HOW THE US GOV'T CULTIVATED ENVIRONMENTAL AND INDIGENOUS GROUPS TO DEFEAT ECUADOR'S LEFTIST CORREÍSTA MOVEMENT | WHAT REALLY HAPPENED X-Frame-Options: SAMEORIGIN

HOW THE US GOV'T CULTIVATED ENVIRONMENTAL AND INDIGENOUS GROUPS TO DEFEAT ECUADOR'S LEFTIST CORREÍSTA MOVEMENT

SOURCE: THE GRAYZONE
The people of Ecuador were hit by a surprise in the April 2021 presidential election: Hard-right banker Guillermo Lasso, one of the richest and most corrupt oligarchs in the country, who had unsuccessfully run in two previous races, scored a narrow victory over leftist Andrés Arauz.

Arauz, a progressive young economist, had served as a minister in the government of Ecuador’s socialist President Rafael Correa, who had declared a “Citizens’ Revolution” that transformed the country during his term from 2007 to 2017.

What was not conveyed in most media reports on Lasso’s surprising victory, however, was that Lasso only won thanks to the support he received, both directly and indirectly, from environmental and Indigenous groups that have been co-opted over that last 15 years by the US government and its soft-power networks.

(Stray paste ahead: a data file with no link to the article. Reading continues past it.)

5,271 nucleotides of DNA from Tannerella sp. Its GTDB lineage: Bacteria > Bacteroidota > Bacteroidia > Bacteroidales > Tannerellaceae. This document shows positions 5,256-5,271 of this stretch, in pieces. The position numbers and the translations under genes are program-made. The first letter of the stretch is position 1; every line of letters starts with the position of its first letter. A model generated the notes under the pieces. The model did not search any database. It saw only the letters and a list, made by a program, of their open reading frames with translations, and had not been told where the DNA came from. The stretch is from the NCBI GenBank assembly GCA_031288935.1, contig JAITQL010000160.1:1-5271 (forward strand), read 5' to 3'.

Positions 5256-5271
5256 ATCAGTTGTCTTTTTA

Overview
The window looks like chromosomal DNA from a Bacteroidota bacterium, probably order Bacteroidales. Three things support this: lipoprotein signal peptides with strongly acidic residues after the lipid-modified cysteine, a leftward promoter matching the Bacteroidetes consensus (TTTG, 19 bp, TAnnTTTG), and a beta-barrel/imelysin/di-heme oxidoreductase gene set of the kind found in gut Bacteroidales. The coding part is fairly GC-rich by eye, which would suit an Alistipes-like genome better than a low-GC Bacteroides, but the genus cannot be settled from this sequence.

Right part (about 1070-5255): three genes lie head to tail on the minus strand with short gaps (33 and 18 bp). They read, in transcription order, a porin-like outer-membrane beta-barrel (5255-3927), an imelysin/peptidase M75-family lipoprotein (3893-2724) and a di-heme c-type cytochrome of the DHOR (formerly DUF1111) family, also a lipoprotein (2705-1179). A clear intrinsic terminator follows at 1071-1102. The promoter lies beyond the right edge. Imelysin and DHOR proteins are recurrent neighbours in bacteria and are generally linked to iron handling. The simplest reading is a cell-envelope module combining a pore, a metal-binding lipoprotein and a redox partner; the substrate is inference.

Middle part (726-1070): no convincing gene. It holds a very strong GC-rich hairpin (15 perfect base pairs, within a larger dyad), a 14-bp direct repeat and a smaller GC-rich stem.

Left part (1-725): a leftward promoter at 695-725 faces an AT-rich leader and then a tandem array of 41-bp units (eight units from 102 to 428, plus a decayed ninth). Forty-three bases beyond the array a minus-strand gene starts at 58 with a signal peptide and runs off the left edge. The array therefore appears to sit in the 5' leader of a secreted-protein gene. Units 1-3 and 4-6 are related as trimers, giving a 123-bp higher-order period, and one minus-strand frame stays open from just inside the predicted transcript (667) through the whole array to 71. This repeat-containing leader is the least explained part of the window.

The leaders of these opportunistic, pseudo-left organizations have benefited from millions of dollars in funding from CIA cutouts like the US Agency for International Development and National Endowment for Democracy. Together, they formed an alliance of convenience with Lasso against the Correísta movement.

Some even endorsed the multimillionaire banker openly, overlooking his well-documented corruption, including offshore bank accounts and tens of millions of dollars of real estate in Florida. Others, including right-leaning leaders in Ecuador’s powerful Indigenous confederation, CONAIE, called on their followers to vote null in the April 11 presidential election rather than support the leftist Arauz.

CONAIE’s decision to call for a null vote was perhaps the most important factor in making Lasso Ecuador’s next president. The 2021 election saw a massive increase in politically motivated null votes, with 1.1 million more than in the previous election in 2017. The total of 1.76 million null votes greatly outnumbered the 420,000 votes that Arauz lost by.

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